IACFS Conference - link ME COVID

IACFS/ME Conference (2): Increasing Data Link ME/CFS, Long COVID, and Dysautonomia

By Miriam E. Tucker, Medscape News, 05 August 2022

Emerging evidence is shedding light on the common underlying mechanisms contributing to the overlapping clinical phenomena of “long COVID,” myalgic encephalomyelitis/chronic fatigue syndrome (ME/CFS), and dysautonomia.

At the virtual annual meeting of the International Association for Chronic Fatigue Syndrome / Myalgic Encephalomyelitis (IACFSME), speakers presented data showing similar pathophysiologic abnormalities in people with systemic symptoms associated with ME/CFS who had a prior SARS-CoV-2 infection and those who did not, including individuals whose illness preceded the COVID-19 pandemic.

Core clinical diagnostic criteria for ME/CFS established by the Institute of Medicine in 2015 include substantial decrement in functioning for 6 months or longer, post-exertional malaise, or a worsening of symptoms following even minor exertion (often described by patients as “crashes”), unrefreshing sleep, and cognitive dysfunction and/or orthostatic intolerance that are frequent and severe.

Long COVID has been defined in several different ways using different terminology. The US Centers for Disease Control and Prevention, for example, defines “post-COVID conditions” as those continuing four or more weeks beyond first symptoms. The World Health Organization's clinical case definition of “post COVID-19 condition” includes otherwise unexplained symptoms 3 months from COVID-19 onset and lasting longer than 2 months.

Both ME/CFS and long COVID commonly involve numerous symptoms beyond the defining ones, affecting nearly every organ system in the body, including systemic, neurocognitive, endocrine, cardiovascular, pulmonary, musculoskeletal, and gastrointestinal, with wide variation among individuals. Autonomic dysfunction is common to both conditions, particularly postural orthostatic tachycardia syndrome (POTS).

“My way of understanding these illnesses is that they're not just multisystem illnesses, but all these interactive systems that lean on each other are dysregulated… I would say that a very common underlying mediator of both ME/CFS and long COVID is autonomic dysfunction, and it presents as POTS…

“…if basic bioenergetics are disrupted and in an oxidative-stress state [then] they have downregulated energy production at the cellular level, which seems to be the case in ME/CFS and now in long COVID.”

Nancy Klimas, MD, director of the Institute for Neuro-Immune Medicine at Nova Southeastern University, Fort Lauderdale, Florida

New ICD-10 Codes Better Characterize the Syndromes

New ICD-10 codes for 2023, being implemented on October 1, will enable clinicians to better document all of these interrelated conditions. Under the existing G93.3, “Postviral and related fatigue syndromes,” there will now be:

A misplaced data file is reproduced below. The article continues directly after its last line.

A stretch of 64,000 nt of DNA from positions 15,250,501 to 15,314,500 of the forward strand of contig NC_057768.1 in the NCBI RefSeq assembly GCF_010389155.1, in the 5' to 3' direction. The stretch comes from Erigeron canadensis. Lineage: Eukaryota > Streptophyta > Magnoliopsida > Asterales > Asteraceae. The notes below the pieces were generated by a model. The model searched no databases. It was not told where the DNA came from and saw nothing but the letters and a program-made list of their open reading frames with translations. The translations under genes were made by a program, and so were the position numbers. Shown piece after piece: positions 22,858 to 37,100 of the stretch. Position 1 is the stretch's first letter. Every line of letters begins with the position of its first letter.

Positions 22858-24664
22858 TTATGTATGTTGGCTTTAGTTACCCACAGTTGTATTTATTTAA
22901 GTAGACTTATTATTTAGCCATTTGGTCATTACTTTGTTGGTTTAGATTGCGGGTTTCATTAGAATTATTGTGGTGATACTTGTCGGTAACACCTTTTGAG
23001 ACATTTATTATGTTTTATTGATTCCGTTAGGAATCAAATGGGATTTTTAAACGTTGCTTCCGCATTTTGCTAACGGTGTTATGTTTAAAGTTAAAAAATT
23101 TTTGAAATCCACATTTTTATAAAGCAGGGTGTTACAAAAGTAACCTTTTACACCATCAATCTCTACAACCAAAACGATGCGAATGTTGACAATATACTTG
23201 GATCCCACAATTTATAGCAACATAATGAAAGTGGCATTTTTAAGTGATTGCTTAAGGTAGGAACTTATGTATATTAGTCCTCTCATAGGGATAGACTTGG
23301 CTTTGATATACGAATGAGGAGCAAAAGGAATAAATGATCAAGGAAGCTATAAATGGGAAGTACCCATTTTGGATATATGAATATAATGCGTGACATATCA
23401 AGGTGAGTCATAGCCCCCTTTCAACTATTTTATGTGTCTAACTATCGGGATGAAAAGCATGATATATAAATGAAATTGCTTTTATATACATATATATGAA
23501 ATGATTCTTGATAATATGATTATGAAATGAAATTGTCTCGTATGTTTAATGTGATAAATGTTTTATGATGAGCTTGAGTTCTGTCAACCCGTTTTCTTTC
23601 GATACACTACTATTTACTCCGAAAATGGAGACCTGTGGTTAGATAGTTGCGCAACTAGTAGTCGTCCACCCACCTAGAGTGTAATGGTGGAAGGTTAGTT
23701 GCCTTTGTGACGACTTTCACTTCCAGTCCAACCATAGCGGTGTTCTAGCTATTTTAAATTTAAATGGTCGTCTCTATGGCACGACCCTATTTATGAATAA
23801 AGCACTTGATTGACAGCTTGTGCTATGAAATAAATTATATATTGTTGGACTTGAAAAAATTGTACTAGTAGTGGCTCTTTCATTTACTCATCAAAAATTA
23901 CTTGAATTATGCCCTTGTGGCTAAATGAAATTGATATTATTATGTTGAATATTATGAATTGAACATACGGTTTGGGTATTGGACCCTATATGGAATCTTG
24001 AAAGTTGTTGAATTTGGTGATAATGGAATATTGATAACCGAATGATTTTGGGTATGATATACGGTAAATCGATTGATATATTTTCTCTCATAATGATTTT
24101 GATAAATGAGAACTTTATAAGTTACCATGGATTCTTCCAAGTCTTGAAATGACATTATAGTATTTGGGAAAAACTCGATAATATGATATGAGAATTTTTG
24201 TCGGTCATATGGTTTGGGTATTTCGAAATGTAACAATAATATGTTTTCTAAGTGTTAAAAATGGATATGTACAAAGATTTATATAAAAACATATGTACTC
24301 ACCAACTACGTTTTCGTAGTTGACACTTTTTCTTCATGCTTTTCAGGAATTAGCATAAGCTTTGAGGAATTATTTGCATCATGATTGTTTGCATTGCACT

• G93.31 – “Postviral fatigue syndrome”
  • G93.32 – “Myalgic encephalomyelitis / chronic fatigue syndrome” (and the separate terms)
  • G93.39 – “Other post infection and related fatigue syndromes”

The old R53.82, “Chronic fatigue, unspecified” code now excludes all of the above conditions. The additional code U09.9 for “post COVID-19 condition, unspecified,” may also be used if applicable. In addition, a new code for POTS, G90.A, which wasn't previously mentioned in ICD-10, may also be used starting October 1.

Lucinda Bateman, MD, founder and director of the Bateman Horne Center, Salt Lake City, Utah, advises using all applicable codes for a given patient.

“If a patient came into my office with long COVID and met criteria for ME/CFS, we would code both, and also any other syndrome criteria that they may meet, such as POTS or fibromyalgia.

“If people use the codes appropriately, then you can understand the overlap better. It increases the likelihood of reimbursement, creates a more accurate medical record for the patient, and provides them with a better tool should they require disability benefits.”

Lucinda Bateman, MD, founder and director of the Bateman Horne Center, Salt Lake City, Utah

Bateman advises in-office orthostatic evaluation for all patients with this symptom constellation, using a passive standing evaluation such as the 10-minute NASA Lean test.

“Clinicians should take the time to do orthostatic testing in these patients because it provides objective markers and will help lead us to potential interventions to help improve people's function.”

Immune System Dysfunction Appears to Underlie Many Cases

In a keynote address during the conference, Akiko Iwasaki, PhD, of Yale University, New Haven, Connecticut, pointed out that long COVID and ME/CFS are among many unexplained post-acute infection syndromes associated with a long list of viral pathogens, including Ebola, the prior SARS viruses, Epstein-Barr virus, and Dengue, as well as non-viral pathogens such as Coxiella burnetii (Q fever syndrome) and Borrelia (post-treatment Lyme disease syndrome).

Iwasaki cited a recent Nature Medicine review article that she co-authored on this topic with an ME/CFS patient, noting: “We really need to understand why some people are failing to recover from these types of diseases.” Emerging evidence supports four different hypotheses regarding pathogenesis:

  • viral reservoir/viral pathogen-associated molecular pattern molecules
  • autoimmunity
  • dysbiosis/viral reactivation
  • tissue damage

“Right now, it's too early to exclude or make any conclusions about these. We need to have an open mind to dissect these various possibilities,” she said.

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